South African-born former Ireland captain Dion O’Cuinneagain has defended CJ Stander’s decision to return to his country of birth after hanging up his boots.
Stander came under criticism from former Samoa player Daniel Leo when he outlined plans to return to South Africa last year after surprisingly announcing his decision to retire from all rugby.
O’Cuinneagain had a similar career to Stander in that he started playing rugby professionally in South Africa, captaining the national sevens team, before moving overseas and qualifying to play for Ireland.
In an interview with RugbyPass, the former loose forward, who also returned to South Africa to continue working as a doctor in Cape Town, defended Stander.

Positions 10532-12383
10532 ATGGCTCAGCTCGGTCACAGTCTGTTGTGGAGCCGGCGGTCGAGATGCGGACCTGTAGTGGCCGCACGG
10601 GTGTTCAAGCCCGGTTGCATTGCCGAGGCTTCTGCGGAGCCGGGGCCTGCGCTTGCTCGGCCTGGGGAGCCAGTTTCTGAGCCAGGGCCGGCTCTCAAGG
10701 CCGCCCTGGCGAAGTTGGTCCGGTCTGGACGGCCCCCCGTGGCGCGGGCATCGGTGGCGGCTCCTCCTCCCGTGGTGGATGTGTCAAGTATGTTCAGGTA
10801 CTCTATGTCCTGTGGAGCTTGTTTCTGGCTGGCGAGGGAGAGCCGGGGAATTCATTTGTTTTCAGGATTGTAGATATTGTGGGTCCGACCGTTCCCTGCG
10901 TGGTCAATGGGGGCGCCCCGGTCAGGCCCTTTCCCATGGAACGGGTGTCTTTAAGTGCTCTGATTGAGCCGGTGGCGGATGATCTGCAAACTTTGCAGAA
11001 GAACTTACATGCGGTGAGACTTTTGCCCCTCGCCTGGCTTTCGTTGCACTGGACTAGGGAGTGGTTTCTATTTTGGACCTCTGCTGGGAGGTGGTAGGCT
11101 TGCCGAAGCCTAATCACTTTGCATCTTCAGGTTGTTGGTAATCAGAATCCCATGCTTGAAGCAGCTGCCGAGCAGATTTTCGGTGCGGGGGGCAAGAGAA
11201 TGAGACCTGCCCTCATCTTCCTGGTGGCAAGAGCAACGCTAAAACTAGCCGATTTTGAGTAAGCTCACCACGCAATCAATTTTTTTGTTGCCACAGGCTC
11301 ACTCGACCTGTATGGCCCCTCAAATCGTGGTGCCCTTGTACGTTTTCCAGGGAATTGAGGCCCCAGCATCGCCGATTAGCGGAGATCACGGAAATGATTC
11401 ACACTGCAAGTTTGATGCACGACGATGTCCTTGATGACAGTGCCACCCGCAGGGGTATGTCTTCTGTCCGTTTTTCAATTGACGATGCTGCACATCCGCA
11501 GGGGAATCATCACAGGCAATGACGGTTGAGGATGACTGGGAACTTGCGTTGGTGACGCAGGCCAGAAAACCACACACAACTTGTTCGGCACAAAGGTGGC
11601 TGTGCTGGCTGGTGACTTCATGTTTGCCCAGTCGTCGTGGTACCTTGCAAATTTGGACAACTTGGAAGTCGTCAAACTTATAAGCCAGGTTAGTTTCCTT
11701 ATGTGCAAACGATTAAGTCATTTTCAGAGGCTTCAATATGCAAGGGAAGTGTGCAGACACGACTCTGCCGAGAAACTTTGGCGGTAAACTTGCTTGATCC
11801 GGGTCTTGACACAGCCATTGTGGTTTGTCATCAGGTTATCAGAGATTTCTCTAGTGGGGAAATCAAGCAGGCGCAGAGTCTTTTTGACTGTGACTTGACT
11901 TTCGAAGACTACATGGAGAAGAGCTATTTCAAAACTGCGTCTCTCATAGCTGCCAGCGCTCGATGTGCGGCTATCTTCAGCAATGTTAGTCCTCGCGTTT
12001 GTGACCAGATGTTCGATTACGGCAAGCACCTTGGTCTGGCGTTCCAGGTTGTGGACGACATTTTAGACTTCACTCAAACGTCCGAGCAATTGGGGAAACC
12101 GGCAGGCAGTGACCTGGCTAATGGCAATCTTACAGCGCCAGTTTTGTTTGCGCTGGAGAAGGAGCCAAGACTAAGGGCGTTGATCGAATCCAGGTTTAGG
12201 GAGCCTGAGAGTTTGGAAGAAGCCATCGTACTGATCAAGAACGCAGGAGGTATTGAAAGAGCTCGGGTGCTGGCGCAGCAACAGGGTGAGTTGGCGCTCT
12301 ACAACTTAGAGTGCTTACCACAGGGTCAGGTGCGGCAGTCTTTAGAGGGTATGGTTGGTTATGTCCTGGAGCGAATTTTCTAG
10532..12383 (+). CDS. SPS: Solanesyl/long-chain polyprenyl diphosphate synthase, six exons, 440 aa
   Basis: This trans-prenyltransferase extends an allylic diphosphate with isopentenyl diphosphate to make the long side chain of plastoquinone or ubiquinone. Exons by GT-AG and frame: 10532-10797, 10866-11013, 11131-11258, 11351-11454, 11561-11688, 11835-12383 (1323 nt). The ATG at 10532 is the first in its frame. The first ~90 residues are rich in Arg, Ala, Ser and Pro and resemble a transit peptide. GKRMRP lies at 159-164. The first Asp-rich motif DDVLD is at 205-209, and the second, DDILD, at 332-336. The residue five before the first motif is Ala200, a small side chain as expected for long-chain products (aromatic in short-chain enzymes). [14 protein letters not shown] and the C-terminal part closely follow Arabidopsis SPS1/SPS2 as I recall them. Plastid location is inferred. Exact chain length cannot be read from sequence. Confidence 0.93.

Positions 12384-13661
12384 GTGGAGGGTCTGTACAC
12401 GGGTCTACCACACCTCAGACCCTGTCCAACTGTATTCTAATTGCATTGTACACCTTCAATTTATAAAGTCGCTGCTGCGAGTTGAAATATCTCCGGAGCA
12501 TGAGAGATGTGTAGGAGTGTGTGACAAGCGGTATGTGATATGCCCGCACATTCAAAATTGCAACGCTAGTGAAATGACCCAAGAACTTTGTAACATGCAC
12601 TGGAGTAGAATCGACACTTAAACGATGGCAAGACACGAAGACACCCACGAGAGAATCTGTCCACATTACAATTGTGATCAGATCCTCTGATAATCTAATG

“My understanding is Stander returned home for family reasons and also had an opportunity through his brother-in-law, Ryk Neethling, to get involved in property,” the 49-year-old told RugbyPass.
“I’m sure CJ also sees far more opportunities in South Africa working with his brother-in-law. I feel that he returned to the country at the right time ahead of the British & Irish Lions series against the Springboks and boosted his profile by appearing on SuperSport TV as an analyst.”
Player eligibility has been a hot topic recently after World Rugby amended the rules to allow players to change Test teams after a stand-down period of three years.
Despite being a dual international himself, O’Cuinneagain is not sold on the change.
“I have always felt that once you have nailed your name to a flag, you should play for that country and it’s where you stay for the rest of your career,” he said. “In my case, I played sevens for South Africa before turning out for Ireland but at that stage it wasn’t regarded as a full international cap.
“I don’t think it’s such a good idea to be able to swap allegiance and move between countries so easily.”
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